Keys to Long Term Success

A number of factors have been shown to help slow the progression of (or completely prevent) complications in people with diabetes:

  • Keep HbA1c in range – Studies have shown that keeping your HbA1c lower than 7% can prevent the onset of complications, and closely monitoring your blood sugar (testing regularly) can help tighten your control. Talk with your doctor about the ideal number of times she would like you to test per day, and make sure you always test before and after meals.
  • Take your medications as prescribed – Some people think that insulin is “bad” or they just don’t like the thought of taking a pill every day. You’re prescribed your medicine for a reason, and you should follow all doctors’ orders to take them as prescribed. Rationing or skipping doses can quickly lead to complications or even premature death.
  • Follow a sensible diet – You don’t need to go completely paleo or keto to have better blood sugars, but speaking with your doctor or seeing a nutritionist can help you develop an eating plan that will work for you that you can sustain. Be sure to include plenty of fresh vegetables, protein, and water. Eating similar foods, eating a low carbohydrate lunch (of 20 grams or fewer) and limiting meals at restaurants has also been shown to help improve blood sugar management in people with diabetes.
  • ExerciseExercise is one of the most important things you can do to prevent complications. Not only does it lower blood sugars, but it gets the heart working and the blood pumping, increasing circulation and strengthening your whole cardiovascular system. Exercise boosts your immune system, and increases serotonin in the brain, making you feel good and helping to prevent the onset of depression. According to our Thrivable Insights study, people with type 2 diabetes who have an HbA1c <6.5% are more likely (20% vs 8%) to exercise 4-6 times per week than people living with type 2 diabetes who have an HbA1c of 8% or higher.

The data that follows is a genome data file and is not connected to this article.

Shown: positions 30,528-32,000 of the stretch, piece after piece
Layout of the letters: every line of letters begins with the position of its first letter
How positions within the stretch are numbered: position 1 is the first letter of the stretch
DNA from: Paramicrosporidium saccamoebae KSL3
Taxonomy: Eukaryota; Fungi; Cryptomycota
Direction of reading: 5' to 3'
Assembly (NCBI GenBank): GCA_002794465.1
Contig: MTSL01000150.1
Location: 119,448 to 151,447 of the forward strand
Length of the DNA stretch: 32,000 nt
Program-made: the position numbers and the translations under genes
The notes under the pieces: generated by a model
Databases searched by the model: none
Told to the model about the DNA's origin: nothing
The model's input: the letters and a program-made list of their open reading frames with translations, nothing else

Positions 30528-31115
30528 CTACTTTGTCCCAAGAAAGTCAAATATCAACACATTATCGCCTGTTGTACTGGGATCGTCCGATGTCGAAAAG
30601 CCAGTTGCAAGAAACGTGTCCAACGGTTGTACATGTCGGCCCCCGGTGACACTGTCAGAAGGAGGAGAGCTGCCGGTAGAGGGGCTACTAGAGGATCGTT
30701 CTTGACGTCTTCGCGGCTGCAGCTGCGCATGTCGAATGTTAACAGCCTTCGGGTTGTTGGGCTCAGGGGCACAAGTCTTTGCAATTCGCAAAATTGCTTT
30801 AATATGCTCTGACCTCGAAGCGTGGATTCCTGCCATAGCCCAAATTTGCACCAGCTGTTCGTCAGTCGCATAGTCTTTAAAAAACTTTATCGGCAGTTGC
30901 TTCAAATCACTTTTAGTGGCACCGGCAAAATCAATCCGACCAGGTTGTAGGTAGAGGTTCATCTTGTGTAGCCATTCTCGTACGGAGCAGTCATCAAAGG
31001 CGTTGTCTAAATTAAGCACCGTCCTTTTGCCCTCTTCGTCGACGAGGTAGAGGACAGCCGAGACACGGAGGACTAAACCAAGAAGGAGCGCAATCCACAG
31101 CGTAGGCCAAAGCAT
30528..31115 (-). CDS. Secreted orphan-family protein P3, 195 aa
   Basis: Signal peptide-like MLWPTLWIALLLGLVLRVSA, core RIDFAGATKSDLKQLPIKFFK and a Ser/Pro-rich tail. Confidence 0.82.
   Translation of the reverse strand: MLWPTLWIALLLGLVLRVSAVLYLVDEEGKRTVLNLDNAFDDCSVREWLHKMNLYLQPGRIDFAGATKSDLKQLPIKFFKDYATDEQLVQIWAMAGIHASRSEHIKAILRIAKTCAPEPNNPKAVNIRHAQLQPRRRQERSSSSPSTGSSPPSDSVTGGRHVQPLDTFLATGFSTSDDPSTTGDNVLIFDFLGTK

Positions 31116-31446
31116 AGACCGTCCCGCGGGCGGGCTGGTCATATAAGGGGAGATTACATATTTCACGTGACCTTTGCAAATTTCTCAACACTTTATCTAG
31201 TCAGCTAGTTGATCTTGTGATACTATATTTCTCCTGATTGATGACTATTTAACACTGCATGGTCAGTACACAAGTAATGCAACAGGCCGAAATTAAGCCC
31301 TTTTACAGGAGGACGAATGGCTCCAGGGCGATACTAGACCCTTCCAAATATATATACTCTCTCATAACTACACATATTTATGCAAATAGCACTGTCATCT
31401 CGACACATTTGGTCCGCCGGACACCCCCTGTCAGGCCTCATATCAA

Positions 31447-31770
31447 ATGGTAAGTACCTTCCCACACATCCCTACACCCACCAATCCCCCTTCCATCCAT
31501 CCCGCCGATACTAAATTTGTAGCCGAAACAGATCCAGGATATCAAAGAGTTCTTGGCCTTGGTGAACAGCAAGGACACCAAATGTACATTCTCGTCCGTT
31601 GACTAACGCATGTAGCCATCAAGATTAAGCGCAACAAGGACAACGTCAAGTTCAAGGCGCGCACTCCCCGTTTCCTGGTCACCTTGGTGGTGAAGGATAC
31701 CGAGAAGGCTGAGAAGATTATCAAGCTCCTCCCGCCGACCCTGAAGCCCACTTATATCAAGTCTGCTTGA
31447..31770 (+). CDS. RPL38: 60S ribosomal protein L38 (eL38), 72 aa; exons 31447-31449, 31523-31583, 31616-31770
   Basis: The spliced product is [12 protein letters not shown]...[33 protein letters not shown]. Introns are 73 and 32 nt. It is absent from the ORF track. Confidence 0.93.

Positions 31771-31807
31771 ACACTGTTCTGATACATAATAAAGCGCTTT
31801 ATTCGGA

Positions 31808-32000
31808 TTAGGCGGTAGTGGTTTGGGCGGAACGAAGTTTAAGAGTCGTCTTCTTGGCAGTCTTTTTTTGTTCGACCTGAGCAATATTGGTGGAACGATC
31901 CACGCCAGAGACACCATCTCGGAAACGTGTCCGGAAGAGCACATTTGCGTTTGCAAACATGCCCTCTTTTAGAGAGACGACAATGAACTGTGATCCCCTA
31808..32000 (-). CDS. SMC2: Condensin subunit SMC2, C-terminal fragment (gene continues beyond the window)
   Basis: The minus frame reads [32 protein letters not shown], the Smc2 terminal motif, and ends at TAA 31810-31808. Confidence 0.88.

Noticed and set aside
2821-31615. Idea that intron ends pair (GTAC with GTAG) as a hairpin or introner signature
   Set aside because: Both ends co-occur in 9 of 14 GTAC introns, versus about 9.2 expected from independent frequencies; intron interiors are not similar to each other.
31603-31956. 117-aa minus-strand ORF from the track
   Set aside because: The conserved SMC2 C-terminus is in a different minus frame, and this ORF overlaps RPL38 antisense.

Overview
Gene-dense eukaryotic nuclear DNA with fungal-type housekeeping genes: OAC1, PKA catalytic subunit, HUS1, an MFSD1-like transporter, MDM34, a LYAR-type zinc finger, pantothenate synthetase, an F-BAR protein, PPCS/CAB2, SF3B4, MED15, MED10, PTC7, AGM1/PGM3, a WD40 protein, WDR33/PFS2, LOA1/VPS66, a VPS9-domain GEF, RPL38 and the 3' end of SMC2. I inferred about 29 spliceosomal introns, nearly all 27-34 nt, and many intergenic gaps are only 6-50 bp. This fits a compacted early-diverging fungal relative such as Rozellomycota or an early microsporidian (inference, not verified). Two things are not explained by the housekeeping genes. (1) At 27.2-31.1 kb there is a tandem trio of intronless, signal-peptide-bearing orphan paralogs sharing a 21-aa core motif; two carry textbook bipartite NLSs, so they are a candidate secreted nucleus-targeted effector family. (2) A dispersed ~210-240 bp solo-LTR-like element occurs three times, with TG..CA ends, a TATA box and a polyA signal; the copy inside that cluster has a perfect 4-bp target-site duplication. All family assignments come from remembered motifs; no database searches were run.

• Surround yourself with support – Diabetes is a marathon, not a sprint, and the journey can be lonely at times. A study from the University Hospital in Denmark found that loneliness may actually cause premature death by damaging the blood vessels of the heart, which can be compounded with a diagnosis of diabetes. Long term success with your diabetes care is much more likely if you surround yourself with supportive family and friends, or if you can find a community who will understand. Sharing your thoughts, worries, and feelings will help lighten your load, and you may just learn a thing or two that you didn’t previously know about diabetes and how to better care for yourself!